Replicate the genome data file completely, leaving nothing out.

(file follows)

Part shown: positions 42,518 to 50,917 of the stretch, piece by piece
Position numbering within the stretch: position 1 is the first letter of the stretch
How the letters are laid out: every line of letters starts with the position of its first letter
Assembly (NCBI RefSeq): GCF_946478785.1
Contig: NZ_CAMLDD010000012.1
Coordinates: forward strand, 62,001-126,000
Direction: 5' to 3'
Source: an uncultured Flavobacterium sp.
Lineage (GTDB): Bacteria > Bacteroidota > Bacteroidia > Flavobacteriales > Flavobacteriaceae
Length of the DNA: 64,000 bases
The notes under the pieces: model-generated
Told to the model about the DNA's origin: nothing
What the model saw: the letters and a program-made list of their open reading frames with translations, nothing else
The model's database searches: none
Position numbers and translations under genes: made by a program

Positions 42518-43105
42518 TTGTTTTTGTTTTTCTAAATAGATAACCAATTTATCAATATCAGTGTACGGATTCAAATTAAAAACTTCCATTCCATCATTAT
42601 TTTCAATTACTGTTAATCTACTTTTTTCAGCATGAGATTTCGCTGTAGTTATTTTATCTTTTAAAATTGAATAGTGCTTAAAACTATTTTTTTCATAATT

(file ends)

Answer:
Part shown: positions 42,518 to 50,917 of the stretch, piece by piece
Position numbering within the stretch: position 1 is the first letter of the stretch
How the letters are laid out: every line of letters starts with the position of its first letter
Assembly (NCBI RefSeq): GCF_946478785.1
Contig: NZ_CAMLDD010000012.1
Coordinates: forward strand, 62,001-126,000
Direction: 5' to 3'
Source: an uncultured Flavobacterium sp.
Lineage (GTDB): Bacteria > Bacteroidota > Bacteroidia > Flavobacteriales > Flavobacteriaceae
Length of the DNA: 64,000 bases
The notes under the pieces: model-generated
Told to the model about the DNA's origin: nothing
What the model saw: the letters and a program-made list of their open reading frames with translations, nothing else
The model's database searches: none
Position numbers and translations under genes: made by a program

Positions 42518-43105
42518 TTGTTTTTGTTTTTCTAAATAGATAACCAATTTATCAATATCAGTGTACGGATTCAAATTAAAAACTTCCATTCCATCATTAT
42601 TTTCAATTACTGTTAATCTACTTTTTTCAGCATGAGATTTCGCTGTAGTTATTTTATCTTTTAAAATTGAATAGTGCTTAAAACTATTTTTTTCATAATT